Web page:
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Save Time, Reduce Errors with Text Expanders

Much of advisors' daily, repetitive typing can be streamlined with these tools.

Bill Winterberg, 07/14/2011

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Next to meeting clients in person and over the phone, advisors likely spend much of their day composing messages and documents using a computer. Much of the information advisors type is done to create financial plans, update client investment policy statements, and compose any number of new e-mail messages and replies.

Throughout the course of each day, advisors find that many of the things they type are repetitive, from simple entries such as addresses and phone numbers to lengthy information like agenda outlines for upcoming client meetings. Fortunately, much of this repetitive typing can be streamlined by using tools called text expanders.

What Are Text Expanders?
Text expanders are programs installed on a computer that substitute predefined strings of words, sentences, or even complete paragraphs into a document in place of special keywords and phrases. Many of these programs also feature macros, or programmed rules, that can be used to enter variable text strings, including the current date, time, and even the solution to a simple one-line arithmetic equation, dynamically into a document.

Advisors using Microsoft Outlook are likely familiar with the concept of text expanders through the e-mail program's AutoText (in Outlook 2003) and Quick Parts (in Outlook 2007) features. AutoText and Quick Parts are commonly used to insert custom signature entries into an e-mail message window. However, the primary drawback of expanders like AutoText and Quick Parts is that they only work when composing documents in Microsoft Office programs, including Outlook and Word. Advisors who might want to enter their custom signature lines or other predefined text into CRM, financial planning software, or even a website in their Internet browser are unable to do so with application-specific text expanders.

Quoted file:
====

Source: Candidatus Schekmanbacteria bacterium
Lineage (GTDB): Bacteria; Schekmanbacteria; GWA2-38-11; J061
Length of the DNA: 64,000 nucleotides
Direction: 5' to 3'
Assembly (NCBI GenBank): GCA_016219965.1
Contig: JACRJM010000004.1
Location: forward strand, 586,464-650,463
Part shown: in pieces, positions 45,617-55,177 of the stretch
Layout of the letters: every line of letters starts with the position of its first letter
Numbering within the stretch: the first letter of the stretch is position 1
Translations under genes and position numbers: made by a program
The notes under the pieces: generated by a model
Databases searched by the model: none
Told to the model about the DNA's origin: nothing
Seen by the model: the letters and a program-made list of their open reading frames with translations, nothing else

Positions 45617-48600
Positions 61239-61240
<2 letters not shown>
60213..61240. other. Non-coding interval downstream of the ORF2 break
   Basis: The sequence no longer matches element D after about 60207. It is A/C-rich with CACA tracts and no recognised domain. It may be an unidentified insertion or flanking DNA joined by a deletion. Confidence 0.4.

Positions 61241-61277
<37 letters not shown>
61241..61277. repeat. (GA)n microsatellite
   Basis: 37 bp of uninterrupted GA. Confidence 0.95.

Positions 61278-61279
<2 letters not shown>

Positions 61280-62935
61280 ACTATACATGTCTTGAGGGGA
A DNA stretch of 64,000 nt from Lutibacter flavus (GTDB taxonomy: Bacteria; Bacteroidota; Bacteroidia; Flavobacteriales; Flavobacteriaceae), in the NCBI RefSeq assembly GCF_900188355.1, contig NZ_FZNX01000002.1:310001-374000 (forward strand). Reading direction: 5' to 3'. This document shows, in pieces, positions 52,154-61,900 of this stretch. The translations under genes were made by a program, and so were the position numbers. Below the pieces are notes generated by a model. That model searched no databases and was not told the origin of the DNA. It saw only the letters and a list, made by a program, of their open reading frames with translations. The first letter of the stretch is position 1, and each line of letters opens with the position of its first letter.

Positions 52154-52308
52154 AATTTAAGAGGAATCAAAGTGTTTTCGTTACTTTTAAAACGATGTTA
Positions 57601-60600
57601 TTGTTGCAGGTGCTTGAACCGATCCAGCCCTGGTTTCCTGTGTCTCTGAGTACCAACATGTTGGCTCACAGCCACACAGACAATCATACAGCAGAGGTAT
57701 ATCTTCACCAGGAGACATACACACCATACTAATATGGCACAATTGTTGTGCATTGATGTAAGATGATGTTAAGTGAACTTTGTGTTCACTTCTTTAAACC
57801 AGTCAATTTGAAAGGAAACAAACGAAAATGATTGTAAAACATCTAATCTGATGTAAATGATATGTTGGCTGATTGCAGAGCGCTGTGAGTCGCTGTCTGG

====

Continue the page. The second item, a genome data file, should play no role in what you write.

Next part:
Program agnostic text expanders are particularly useful because they run as a process in the background of the computer's operating system, always looking for special keywords and phrases to be typed. When a special keyword is entered, text expanders automatically replace the recognized keyword with the corresponding predefined string, eliminating the need to copy and paste text from another source or manually selecting a string from a program menu dropdown list.

Text Expanders in Action
Here are a few basic examples that demonstrate the capabilities of text expanders. Inserting the current date into a client letter or as part of a filename is a fairly common substitution. Instead of manually typing the current date, a text expander might recognize the special keyword "ddate" and subsequently replace the keyword with the date, for example, "July 14, 2011." It's important that keywords like "ddate" be unique to minimize the chances that the text expander utility will accidentally replace legitimate text when typing normally.

When dates are included in a filename, they are typically typed in numerically as "year month date" and not spelled out as in the above example. In that case, a keyword can be defined in the text expander's settings, say "ymd" for example, which then substitutes the date formatted as "20110714." A text substitution like this may be particularly useful to scanner operators in a paperless office who find they type the current date repeatedly throughout the day when scanning in and naming new documents.
Types of Text Expanders
There are a number of text expanders available today, offered at different price points and for different operating systems. They include:

Bill Winterberg, CFP, is a technology and operations consultant to independent financial advisors. His comments on technology have been featured in a variety of financial industry publications. You can view more information about Bill and see his schedule of upcoming speaking engagements at his Web site, FPPad.com. The author is a freelance contributor to MorningstarAdvisor.com. The views expressed in this article may or may not reflect the views of Morningstar.

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